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Tilting at foes of wind power  

LEWISTON – Few Maine environmental groups are supporting a proposed wind farm near Sugarloaf Mountain – and that is prompting criticism from others worried about global warming.

“It’s frustrating,” said Robert Monks, co-founder of Democracy Maine, a group created to combat partisan extremism. “It’s fiddling while Rome’s burning.”

Critics say environmentalists are too worried about birds, vegetation and spoiled views, and not worried enough about the planet.

Traditionally, Maine environmentalists have focused locally, but the dynamics of environmental problems have changed, Monks said.

“We just can’t look parochially,” he said. “We have to avoid ‘not in my back yard’ issues. Wind power is one step, a sober, thoughtful, sustainable energy that can begin to replace fossil fuel.”

Most environmentalists say they favor wind power, but not at the Redington Township site, which is near the Appalachian Trail and the Sugarloaf/USA ski resort, said Beth Nagusky, director of the governor’s Office of Energy Independence.

“It is perhaps a failure to look at the big picture,” said Nagusky, a former Natural Resources Council of Maine staffer. There are environmental concerns about the Redington Township windmills, but there is no energy solution that doesn’t have some drawbacks, she said.

“We’re not going to keep the lights on with conservation,” Nagusky said.

Public hearings on the $150 million project, which would produce enough fossil-free electricity to power 40,000 households, are scheduled for Aug. 2-4 at Sugarloaf/USA.

The project is proposed by Maine Mountain Power, owned by Endless Energy Corp. and Edison Mission Group of Irvine, Calif.
‘Cherished landscape’

For weeks Maine’s best-known environmental group, the Natural Resources Council of Maine, has urged Mainers to see Al Gore’s movie about the looming horrors of global warming.

But NRCM, which plans to announce its position at the public hearing in August, seems poised to oppose the Redington wind farm.

The group has two priorities: developing renewable energy and strongly protecting Maine’s wild places. “Those two strongly clash,” in the Redington project, said spokesman Peter Didisheim.

“We’re not opposed to wind power,” he said. The NRCM has endorsed other wind farms, including one being built in Mars Hill in Aroostook County.

But allowing huge turbines on Redington Township mountains would harm what he called a “cherished landscape.”

Except for Katahdin, no other place in Maine has mountains so rugged that provide such a wilderness hiking experience, Didisheim said. A flock of windmills would take away from that.

“The windmills would be 420 feet tall. That’s the size of a 747 stood upright,” Didisheim said. Some of the turbines would be about 1 mile from the Appalachian Trail.

Considering the location, environmental opposition is no surprise, Didisheim said. “I’d be hard-pressed to identify a location that would be more controversial than where this Maine Mountain Power proposes to locate.”

Maine Audubon agrees.

On its Web page, Maine Audubon said it recognizes the need for wind power, but the project would put “at excessive risk a number of ecological, recreational and scenic resources.”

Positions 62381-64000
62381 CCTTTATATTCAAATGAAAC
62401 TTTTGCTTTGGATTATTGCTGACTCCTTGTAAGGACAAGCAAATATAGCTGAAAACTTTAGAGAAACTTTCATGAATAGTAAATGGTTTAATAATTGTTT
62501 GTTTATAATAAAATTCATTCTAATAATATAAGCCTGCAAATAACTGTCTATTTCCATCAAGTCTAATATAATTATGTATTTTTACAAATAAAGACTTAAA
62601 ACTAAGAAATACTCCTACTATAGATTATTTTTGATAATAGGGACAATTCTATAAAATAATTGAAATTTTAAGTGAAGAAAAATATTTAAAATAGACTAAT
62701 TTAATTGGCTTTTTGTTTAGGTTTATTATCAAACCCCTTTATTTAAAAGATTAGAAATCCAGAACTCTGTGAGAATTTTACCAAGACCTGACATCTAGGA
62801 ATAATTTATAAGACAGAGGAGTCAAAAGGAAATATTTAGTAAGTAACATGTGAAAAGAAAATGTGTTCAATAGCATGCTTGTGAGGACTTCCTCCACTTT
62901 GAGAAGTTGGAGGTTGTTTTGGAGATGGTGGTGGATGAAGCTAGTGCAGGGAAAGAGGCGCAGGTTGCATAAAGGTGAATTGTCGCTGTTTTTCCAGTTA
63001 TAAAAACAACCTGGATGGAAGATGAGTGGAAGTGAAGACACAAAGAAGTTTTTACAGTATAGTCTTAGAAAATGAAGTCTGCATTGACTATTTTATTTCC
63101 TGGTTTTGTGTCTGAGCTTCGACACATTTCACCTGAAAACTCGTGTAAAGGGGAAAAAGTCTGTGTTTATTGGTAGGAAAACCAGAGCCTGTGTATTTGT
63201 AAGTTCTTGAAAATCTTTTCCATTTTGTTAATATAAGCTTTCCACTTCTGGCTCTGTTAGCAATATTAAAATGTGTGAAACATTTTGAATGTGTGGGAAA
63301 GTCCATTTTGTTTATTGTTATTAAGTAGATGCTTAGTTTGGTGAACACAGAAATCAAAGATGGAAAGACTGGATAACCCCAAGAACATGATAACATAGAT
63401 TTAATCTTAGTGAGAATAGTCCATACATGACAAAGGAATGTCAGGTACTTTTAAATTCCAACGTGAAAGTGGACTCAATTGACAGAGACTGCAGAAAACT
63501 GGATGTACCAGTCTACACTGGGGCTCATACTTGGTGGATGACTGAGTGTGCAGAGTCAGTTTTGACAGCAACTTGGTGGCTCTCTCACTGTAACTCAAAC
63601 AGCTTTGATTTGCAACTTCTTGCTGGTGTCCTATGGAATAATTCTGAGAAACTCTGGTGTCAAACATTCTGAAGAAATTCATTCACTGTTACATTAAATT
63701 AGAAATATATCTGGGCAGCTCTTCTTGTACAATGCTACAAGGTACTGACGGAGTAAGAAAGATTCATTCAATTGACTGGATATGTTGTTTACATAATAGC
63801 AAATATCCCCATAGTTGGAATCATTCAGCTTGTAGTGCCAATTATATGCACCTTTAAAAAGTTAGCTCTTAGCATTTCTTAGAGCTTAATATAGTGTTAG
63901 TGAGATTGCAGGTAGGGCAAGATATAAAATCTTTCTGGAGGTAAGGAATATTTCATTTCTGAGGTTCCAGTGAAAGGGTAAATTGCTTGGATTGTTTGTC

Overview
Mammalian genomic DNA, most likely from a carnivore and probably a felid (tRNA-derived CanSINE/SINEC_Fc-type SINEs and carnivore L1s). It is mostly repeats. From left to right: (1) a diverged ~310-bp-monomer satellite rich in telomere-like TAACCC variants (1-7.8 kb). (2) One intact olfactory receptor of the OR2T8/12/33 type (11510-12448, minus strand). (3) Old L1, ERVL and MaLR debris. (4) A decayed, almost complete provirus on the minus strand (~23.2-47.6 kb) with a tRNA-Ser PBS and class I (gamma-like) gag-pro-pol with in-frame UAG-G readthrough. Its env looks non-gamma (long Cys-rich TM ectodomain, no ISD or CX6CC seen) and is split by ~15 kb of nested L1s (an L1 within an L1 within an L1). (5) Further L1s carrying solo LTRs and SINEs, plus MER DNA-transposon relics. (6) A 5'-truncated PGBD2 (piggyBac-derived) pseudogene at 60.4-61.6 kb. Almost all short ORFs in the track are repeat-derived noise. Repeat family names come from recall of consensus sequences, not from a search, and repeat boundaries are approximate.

The turbines would fragment and diminish one of the largest road-free areas in the state. The mountain area has 17 rare species of plants and animals, including the Bicknell’s thrush. The area also has “rare, sub-alpine forest” that needs protection, Maine Audubon said.
Birds, views ‘pale’ to planet

One environmental group, the Conservation Law Foundation, favors the project.

CLF officially has a neutral position, but favors the 30 turbines because it’s a solution to global warming pollution, said Director Robert Gardiner. The foundation isn’t officially in favor until steps have been taken to reduce biological impacts, he said. In practical terms, “we are going to appear in favor.”

Like other groups, CLF is concerned about harm to the high-elevation habitat. Regardless of how the turbines are built, there’d be negative impacts, Gardiner said.

But it would be a shame for the hearings to focus only on the plight of birds, “considering that other areas are being torn up for coal mining,” Gardiner said.

“You have to take a very big-picture look,” he said. “Global warming is rapidly being recognized as the major problem facing the world.” Maine faces flooding along the coast and big changes in habitat.

“A lot of environmentalists are hoping backyard windmills can solve our problems,” he said. That won’t be enough, Gardiner said.

Protecting birds, mountain views and vegetation “pale” compared to global warming problems, he said.

“It’s time for environmentalists and everybody to embrace renewable energy projects that do make sense.”

By Bonnie Washuk,Staff Writer

Sun Journal

13 July 2006

This article is the work of the source indicated. Any opinions expressed in it are not necessarily those of National Wind Watch.

The copyright of this article resides with the author or publisher indicated. As part of its noncommercial effort to present the environmental, social, scientific, and economic issues of large-scale wind power development to a global audience seeking such information, National Wind Watch endeavors to observe “fair use” as provided for in section 107 of U.S. Copyright Law and similar “fair dealing” provisions of the copyright laws of other nations. Send requests to excerpt, general inquiries, and comments via e-mail.

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